Wednesday, November 11, 2009

Foxes Away!

The caller had a fox that had been “hanging around” his yard and wanted to know what could be done about it. What was really going on was that a fox had been passing through his yard several times a week throughout the past several months. Since this was not the time of year that there would possibly be pups or a den involved this is what I told him:

The reality is that foxes have adapted well to urban life all across the country and even in other parts of the world; coyotes, raccoons and skunks too. Since he had never witnessed the fox hunting in his own yard, nor had he noticed any signs of a den in the area it is most likely that two areas of this fox’s territory happened to fall on either side of this neighborhood.

But what about his dog and children? Foxes, and most wild animals for that matter, don’t want to have anything to do with humans or our pets. Aside from playful fox kits, they usually don’t want to expend any more energy than is necessary to procure their next meal. Since they are omnivorous, this could range from some berries under a mulberry tree to an occasional cottontail, but rarely anything larger. Unless we interfere with their natural behaviors by trying to habituate them or by taking risks that put vulnerable pets in tempting situations, the average person will never have a bad experience with an animal like this.

When incidents do occur between dogs or cats and wild animals it can turn out badly. We get hundreds of animals into the Center each year that have been rescued from the jaws of Fluffy or Fido. When larger animals are involved such as foxes, the situation usually involves a dog or cat trying to protect its own territory. This is why I always urge people to consider this fact with regards to their pets’ safety: if an animal is small enough that you would be concerned about an animal like a fox or a raccoon it shouldn’t be left alone, period. In my opinion, this also applies to every pet we take responsibility for. Additionally, cats who are let outside reportedly kill millions of songbirds each year regardless of how much they are fed. All pets will ultimately live longer, healthier lives if they are kept indoors or allowed outdoors only in safe, supervised situations. Most pet dogs and cats are more likely to have an incident with another dog or cat in their lifetime than with a wild animal that causes harm to them if we do our best to keep these guidelines in mind. While it is rare, there have been reports of foxes learning to live in harmony with outdoor cats and one gentleman even called to report that his dog had apparently befriended their local fox and he was having the hardest time trying to convince him to do otherwise!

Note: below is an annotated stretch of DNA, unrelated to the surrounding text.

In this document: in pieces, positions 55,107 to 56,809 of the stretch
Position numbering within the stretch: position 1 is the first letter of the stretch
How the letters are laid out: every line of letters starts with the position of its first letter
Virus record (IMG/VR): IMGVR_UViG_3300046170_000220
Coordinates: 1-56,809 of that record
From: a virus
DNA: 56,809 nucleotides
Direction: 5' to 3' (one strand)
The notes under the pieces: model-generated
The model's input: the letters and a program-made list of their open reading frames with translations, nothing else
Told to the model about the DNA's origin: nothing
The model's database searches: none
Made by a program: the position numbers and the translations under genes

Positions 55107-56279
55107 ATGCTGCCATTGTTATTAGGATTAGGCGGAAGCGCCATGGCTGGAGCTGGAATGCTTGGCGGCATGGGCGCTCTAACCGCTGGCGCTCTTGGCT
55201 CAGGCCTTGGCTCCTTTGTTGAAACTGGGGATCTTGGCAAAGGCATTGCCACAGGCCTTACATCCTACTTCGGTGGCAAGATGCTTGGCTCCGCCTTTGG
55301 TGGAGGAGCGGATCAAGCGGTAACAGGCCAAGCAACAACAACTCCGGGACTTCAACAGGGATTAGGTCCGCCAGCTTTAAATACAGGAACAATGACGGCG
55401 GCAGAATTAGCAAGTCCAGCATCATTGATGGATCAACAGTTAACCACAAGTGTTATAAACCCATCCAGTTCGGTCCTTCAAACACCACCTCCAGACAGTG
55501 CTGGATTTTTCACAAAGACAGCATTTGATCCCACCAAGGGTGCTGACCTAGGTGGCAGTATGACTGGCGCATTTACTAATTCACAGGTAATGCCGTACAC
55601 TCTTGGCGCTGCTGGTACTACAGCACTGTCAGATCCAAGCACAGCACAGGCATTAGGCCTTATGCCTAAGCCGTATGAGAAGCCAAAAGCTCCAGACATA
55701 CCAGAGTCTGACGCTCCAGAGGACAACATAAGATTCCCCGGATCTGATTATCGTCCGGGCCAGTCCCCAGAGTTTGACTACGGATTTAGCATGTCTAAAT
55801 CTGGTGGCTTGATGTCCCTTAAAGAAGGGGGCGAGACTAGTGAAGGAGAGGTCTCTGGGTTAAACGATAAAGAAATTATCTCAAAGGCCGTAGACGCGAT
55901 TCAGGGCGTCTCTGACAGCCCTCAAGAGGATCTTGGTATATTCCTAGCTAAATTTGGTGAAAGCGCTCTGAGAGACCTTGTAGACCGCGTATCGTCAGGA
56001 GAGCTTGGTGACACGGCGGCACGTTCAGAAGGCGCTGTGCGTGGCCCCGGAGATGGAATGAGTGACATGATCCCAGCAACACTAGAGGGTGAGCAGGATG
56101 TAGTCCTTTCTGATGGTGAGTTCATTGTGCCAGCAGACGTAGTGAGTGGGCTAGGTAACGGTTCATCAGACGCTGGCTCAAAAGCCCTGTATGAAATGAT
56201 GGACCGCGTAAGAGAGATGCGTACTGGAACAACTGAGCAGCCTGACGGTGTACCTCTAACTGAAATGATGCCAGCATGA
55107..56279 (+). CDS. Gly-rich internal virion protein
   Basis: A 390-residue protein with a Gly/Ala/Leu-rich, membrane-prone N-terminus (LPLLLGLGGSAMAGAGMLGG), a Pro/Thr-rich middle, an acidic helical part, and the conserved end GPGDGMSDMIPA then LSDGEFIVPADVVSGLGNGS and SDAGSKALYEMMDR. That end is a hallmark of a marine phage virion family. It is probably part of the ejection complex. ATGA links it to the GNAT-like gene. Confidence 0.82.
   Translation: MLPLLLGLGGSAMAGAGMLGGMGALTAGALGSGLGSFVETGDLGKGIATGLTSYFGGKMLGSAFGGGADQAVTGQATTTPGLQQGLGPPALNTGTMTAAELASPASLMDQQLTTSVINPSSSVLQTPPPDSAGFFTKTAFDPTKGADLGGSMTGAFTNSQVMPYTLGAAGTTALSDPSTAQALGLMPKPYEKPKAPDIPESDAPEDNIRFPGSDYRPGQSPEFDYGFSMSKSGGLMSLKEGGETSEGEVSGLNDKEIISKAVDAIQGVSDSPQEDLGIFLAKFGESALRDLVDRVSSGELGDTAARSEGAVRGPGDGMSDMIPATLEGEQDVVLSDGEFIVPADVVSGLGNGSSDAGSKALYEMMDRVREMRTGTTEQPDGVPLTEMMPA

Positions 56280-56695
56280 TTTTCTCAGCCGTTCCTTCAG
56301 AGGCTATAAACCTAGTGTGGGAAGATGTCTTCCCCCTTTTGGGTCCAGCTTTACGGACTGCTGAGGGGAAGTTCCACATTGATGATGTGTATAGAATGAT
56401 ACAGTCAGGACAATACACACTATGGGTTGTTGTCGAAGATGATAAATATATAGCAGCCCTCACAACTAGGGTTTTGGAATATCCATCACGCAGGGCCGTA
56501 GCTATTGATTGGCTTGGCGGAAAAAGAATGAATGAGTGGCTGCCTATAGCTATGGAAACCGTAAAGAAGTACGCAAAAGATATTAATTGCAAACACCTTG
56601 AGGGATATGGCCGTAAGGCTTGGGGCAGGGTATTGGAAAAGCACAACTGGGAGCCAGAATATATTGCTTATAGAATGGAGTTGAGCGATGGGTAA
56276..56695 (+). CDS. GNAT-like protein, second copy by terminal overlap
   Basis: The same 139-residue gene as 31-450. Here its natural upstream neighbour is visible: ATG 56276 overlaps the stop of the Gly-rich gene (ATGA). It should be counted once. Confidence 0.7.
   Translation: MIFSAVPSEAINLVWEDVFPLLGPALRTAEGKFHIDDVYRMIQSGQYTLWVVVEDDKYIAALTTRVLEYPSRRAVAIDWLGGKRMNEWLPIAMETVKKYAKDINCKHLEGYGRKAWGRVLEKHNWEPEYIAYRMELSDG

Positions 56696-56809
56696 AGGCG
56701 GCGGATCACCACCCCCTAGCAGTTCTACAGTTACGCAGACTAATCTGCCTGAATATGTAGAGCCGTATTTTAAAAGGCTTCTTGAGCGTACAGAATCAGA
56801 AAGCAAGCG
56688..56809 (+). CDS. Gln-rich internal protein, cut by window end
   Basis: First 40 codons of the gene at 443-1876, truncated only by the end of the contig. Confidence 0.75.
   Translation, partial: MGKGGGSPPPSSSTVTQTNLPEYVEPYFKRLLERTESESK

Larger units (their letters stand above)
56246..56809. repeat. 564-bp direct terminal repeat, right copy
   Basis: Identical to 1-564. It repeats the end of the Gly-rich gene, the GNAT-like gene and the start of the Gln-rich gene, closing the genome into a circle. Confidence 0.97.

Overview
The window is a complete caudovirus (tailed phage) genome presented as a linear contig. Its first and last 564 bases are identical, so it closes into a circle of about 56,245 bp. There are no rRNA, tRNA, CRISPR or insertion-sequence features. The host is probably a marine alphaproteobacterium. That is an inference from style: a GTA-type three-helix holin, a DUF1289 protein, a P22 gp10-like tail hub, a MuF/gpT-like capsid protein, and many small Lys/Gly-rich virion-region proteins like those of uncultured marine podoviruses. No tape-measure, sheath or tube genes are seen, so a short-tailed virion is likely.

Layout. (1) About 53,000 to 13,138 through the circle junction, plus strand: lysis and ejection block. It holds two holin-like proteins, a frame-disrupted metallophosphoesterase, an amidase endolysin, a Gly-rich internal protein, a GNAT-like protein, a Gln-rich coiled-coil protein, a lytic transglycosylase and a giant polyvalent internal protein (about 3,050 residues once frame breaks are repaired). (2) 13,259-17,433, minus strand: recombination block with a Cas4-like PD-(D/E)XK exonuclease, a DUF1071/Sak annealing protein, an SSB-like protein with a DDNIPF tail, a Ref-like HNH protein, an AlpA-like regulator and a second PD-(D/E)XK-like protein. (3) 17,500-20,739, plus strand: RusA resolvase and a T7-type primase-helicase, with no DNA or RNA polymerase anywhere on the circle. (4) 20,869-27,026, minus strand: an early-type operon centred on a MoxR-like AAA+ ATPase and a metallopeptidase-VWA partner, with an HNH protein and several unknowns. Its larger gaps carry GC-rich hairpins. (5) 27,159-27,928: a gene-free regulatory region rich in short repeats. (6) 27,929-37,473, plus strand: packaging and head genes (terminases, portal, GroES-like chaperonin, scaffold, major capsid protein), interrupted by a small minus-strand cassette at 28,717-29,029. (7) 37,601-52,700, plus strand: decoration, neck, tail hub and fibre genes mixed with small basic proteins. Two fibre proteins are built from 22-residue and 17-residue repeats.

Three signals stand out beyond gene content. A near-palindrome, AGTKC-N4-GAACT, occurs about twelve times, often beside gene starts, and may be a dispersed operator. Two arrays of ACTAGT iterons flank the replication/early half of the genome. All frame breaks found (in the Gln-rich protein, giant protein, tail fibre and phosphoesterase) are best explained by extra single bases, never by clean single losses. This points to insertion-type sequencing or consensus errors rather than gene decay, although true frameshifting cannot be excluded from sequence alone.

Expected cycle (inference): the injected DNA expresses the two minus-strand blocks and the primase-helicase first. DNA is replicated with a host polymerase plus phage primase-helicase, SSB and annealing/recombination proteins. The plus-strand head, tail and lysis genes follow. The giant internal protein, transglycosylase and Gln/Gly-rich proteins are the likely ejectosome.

As far as children go: it is our responsibility as adults to teach them respect for wildlife. This doesn’t mean that they should fear their wild neighbors. With development drawing more wildlife into the urban realm, now more than ever, we need to teach the kind of understanding that will help our children to protect the earth and all of its inhabitants into the future.

Most people will never be able to get close enough to a wild animal in a normal, respectful situation to be at risk of injury unless that animal is severely injured or ill. If a wild animal appears to be showing signs of being sick or injured, teach your children that the first thing to do is to go tell an adult. The best thing that adult can do is remove the children from the situation; then go back and assess the situation from a safe distance before or while they contact the Wildlife In Need Center or another wildlife specialist. These professionals can help to determine what may be at issue and whether or not action needs to be taken.

No comments:

Post a Comment